The Loss of a Great Love

A couple of years ago, almost two and a half now, tragedy fell upon a well-known couple from Burlington, Vermont, where I lived for six formative years in my twenties. 

After a brutally well-fought yearlong battle with leukemia, the young man with a kind smile — a prominent and well-loved, but peaceful and reserved DJ who provided a banging soundtrack to some of the most amusing nights of my life — lost his fight and passed into the next realm. It was a beyond tragic passing for his partner, who remained by his side throughout every day of his treatment and battle, not to mention the years they shared previous to his illness. His partner is a beautiful, creative woman with an infectiously vivacious smile and spirit, and a talented artist with whom I had the privilege of sharing the dance floor during my many years studying West African dance. 

Their love story was, and is, one of the greatest (real) true love stories I will witness in my lifetime. The entire town mourned its final chapter in this physical lifetime on Earth, as much as it did the passing of this incredible man just a couple days after Christmas.

I was in Costa Rica with my family at the time, on our annual soak-up-the-Pura-Vida-so-that-we-could-go-back-and-survive-a-little-longer-in-New-York-City holiday tour when I found out. I cried for days. I could not stop crying, in fact. Every time I thought about it, I would start bawling again. I tried to explain to my then-Love, now-Ex and his family why I was so upset, but I couldn't find words that made sense.

"Were you close to them?" He asked.

"No," I responded, "Not really at all." 

It took a few days before I realized the reason I could not stop crying: every ounce of my empathy acutely felt her pain because I saw our love mirrored in their love, and I couldn't imagine losing it. I wept for her.

After all, it was the intensity of our love that finally convinced me that such a connection was possible (I met my Ex very late in my twenties; if you missed it, you can read that story here), and while the window between when we fell in love and when our troubles began to unravel the threads was short-lived, it is an experience that I will never forget. It is precisely the reason I've had such a hard time letting go and an impossible time accepting that a love that truly felt so otherworldly and divine in its intensity and depth wasn't meant to last.

We were those people so engrossed in each other that we barely noticed others in public during the first five months, those people whose level of PDA was so ridiculous that people constantly stared, smiled and commented. One time in the Florida Keys, a photographer asked for permission to use a photo she had taken of us wrapped around each other on a tourist train for a book she was creating about love. For the first time in my life, I didn't care about being those people nor about anyone else's perceptions of us, because it was the realest thing I'd ever felt (it held that title until childbirth). We were so very, completely, over-the-top in love with each other.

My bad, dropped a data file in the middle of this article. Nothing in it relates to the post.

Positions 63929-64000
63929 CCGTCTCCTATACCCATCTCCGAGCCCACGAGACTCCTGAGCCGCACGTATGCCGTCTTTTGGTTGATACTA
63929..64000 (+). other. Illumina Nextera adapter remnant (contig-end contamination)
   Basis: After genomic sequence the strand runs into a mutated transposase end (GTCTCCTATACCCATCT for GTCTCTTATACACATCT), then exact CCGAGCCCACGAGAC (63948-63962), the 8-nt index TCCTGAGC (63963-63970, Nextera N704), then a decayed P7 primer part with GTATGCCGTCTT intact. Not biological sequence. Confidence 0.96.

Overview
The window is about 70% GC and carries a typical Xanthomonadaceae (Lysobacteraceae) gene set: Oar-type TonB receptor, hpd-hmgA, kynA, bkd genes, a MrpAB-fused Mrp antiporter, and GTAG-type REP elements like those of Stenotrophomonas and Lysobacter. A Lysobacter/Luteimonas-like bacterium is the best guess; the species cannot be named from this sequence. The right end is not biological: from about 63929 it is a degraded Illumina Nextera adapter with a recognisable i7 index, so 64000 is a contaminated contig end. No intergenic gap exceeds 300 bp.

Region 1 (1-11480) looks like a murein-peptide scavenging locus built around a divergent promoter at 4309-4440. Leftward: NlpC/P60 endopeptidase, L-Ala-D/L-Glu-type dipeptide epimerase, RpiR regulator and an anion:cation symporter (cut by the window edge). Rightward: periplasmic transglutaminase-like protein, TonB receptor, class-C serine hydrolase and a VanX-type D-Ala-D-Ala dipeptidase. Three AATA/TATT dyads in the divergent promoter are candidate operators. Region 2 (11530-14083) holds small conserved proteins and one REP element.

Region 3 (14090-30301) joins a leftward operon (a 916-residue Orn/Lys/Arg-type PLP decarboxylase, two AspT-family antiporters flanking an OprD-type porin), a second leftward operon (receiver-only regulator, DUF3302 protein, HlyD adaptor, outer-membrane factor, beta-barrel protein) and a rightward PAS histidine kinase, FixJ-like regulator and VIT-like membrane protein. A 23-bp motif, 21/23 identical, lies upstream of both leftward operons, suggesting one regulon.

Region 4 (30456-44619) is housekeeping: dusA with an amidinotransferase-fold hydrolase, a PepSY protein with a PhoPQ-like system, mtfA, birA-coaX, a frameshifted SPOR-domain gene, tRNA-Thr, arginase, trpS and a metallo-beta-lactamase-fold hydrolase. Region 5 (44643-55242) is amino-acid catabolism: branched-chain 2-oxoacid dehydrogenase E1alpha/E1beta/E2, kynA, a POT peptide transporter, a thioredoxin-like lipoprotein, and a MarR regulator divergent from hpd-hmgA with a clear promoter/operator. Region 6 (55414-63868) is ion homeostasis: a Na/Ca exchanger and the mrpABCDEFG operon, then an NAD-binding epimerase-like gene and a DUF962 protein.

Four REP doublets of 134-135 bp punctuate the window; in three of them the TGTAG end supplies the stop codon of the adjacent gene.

But it took a while to say those three little words; they were not words quickly or haphazardly uttered on either of our parts. I'll never forget the first time he said, "I love you!" It was magical, and took my breath away as my heart jumped for joy and butterflies flooded my stomach. It was all I was waiting for after the year of Mad Hatter adventures that led up to that moment. I already knew I was madly in love with him but it meant something, everything actually, to hear him say the words first. I waited until he could not hold it inside anymore, then I confirmed in return what he already knew. 

I was naïve in thinking at the time that he had finally chosen me, and just me, but I bought in to the fairytale. Not a Disney fairytale or anyone else's fairytale. I finally believed that there was a fairytale that was meant exactly for me, and that it was a crazy little weird fairytale with him. 

So when I heard my ex's voice confirm through the phone this week that he has grown feelings for the woman he has been living with for only a few weeks (catch up here if you missed part one of that little development), and expressed them to her — even if he assures me that what he feels for her is meaningless and temporary and incomparable to what we shared — I was yanked back to that Christmas two and a half years ago in Costa Rica as though choked on a recoiling leash that had reached its furthest point. 

The feeling of loss I feared and empathized with so passionately, the reason I could not stop weeping, is now my reality. It turned out our love was not mirrored in their love. All we have in common is the loss of a great love in this lifetime.

Looking my worst nightmare straight in the face, I quickly fell back into the black hole of grief; the one where I feel like a pair of floating eyeballs as everything else in my body goes numb. But strangely, when a sense of presence returned to my body, the feeling that settled over and throughout me was an eery sense of calm and quiet.

My heart continues to throb with a dull sadness, but my mind — and the monkeys within who typically chatter ceaselessly as they attempt to process and make sense of the events of my life — are silent.

Reaching the very end of the leash pushes me toward the final stage of grief, acceptance. A destination I hope to reach, and believe I will in time. As every other human has, I've been through a lot in 34 years, and I know my own resilience. But for the moment, I sit with my pain again, feel it, accept it, and will let it pass as I continue down my long, slow path toward healing.